In 2012, after determining that a majority of BC's LPNs had signed BCNU representation cards, the BC Labour Relations Board ordered union representation votes for approximately 7,200 LPNs directly employed by five health authorities and Providence Health Care, and mailed ballots to eligible LPNs. 

More than 5,000 LPNs, about 70 percent of eligible voters, cast ballots to decide their future union representation, and on October 11, 2012, the Labour Relations Board certified BCNU as LPNs' new union. 

But legislative amendments were also required to finalize the merger. 

A determined nurses' campaign followed, which involved petitions, postcards, emails and phone calls from many members – including RNs and RPNs as well as LPNs – to convince the provincial government to pass Bill 18. 

The law, which was passed in April 2013, covered the 7,200 LPNs who voted decisively to join BCNU the previous year. 

Bill 18 expanded the definition of nurse to include LPNs. It enabled LPNs to negotiate alongside other professional nurses in the NBA and be part of the provincial nurses' contract. 

"This final step in the merger process was designed to make things smooth, seamless and efficient in discussions with health employers," says McPherson. "It put all nurses under the same umbrella to enable us all – licensed practical nurses, registered nurses and  registered psychiatric nurses – to collaborate on ways to provide quality patient care." 

More nursing history was made the following year when a majority of members in the Union of Psychiatric Nurses – a long-time NBA-affiliate of BCNU – voted to merge with our union in October 2014.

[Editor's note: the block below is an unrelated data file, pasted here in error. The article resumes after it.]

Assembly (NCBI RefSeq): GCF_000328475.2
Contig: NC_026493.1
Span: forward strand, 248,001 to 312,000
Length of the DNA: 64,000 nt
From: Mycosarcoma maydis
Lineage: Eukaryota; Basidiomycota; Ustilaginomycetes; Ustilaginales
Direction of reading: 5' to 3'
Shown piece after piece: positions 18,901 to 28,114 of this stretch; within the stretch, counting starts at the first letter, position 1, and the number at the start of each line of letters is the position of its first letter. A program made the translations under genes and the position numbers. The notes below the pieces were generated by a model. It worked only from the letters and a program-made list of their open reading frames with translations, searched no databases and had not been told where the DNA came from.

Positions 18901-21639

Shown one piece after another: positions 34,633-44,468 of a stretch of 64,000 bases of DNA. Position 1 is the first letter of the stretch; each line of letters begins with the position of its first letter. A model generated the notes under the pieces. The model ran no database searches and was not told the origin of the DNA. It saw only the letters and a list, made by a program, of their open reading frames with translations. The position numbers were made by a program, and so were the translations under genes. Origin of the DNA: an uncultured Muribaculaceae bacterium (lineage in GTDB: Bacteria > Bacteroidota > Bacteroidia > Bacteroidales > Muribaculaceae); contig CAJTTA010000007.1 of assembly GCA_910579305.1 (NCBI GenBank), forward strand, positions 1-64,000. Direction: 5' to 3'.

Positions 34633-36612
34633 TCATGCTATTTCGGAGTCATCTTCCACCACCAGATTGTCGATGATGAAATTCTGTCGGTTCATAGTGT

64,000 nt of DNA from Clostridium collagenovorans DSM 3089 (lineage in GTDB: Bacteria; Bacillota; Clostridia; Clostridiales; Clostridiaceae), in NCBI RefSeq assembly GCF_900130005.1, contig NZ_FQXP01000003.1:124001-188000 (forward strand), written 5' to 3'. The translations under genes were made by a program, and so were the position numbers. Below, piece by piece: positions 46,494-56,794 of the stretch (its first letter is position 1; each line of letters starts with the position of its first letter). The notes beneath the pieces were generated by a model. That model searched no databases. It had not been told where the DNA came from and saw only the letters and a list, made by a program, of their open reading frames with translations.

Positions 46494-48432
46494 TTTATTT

The UPN members' decision brought 1,100 RPNs into BCNU. Under the merger agreement, 16 mental health positions were created on BCNU regional executive committees. 

The 2000s also saw greater recognition of the role of students, our retirees and members on long-term disability. 

About 150 young nurses and students attended BCNU's first Young Nurses Conference in 2003. Participants learned about BCNU, talked about their experiences and discussed their concerns about the future of nursing. 

Our union deepened its connection with student nurses and future members when in 2009 it created the BCNU Student Liaison program, which supports student activists in their role as a communication link between the students in class and BCNU. 

In 2011 BCNU was instrumental in developing the Employed Student Nurse program in collaboration with the regulatory college. The successful initiative has created working opportunities for students in the health authorities and supports nursing graduates to become job-ready. 

The NBA-health employer negotiation of the 2006-2010 provincial collective agreement saw the establishment of the Retiree Benefit Fund (RBF) that's designed to allow for the improvement of the inflation protection of nurses' pensions and enhanced retiree benefits. 

Funded with nurses' 2008 one percent market wage adjustment, the fund is able to provide inflation protection and benefits for retirees who are NBA members. From 2009 to 2018, the Retiree Benefit Program used some of the money employers contribute to the RBF to reimburse a portion of the MSP premiums retired nurses had to pay. 

"BCNU is the work of several generations of nurses, and the continued strength of BCNU depends on the important role they all play," says McPherson. "We owe it to all those activists, and to ourselves, to keep the vision vital and moving forward. Future generations depend on it." 

DEFENDING MEDICARE

Since its inception, BCNU has been an ardent promoter of publicly funded universal health care. Nurses know firsthand that private care is bad for patients and health-care workers.

So, when private, for-profit medical and surgical clinics began setting up shop in BC in the early 2000s, our union called for enforcement of public health-care laws that are in place to protect patients from being charged unlawful fees when accessing necessary health care, and to prevent for-profit clinics from flouting the law.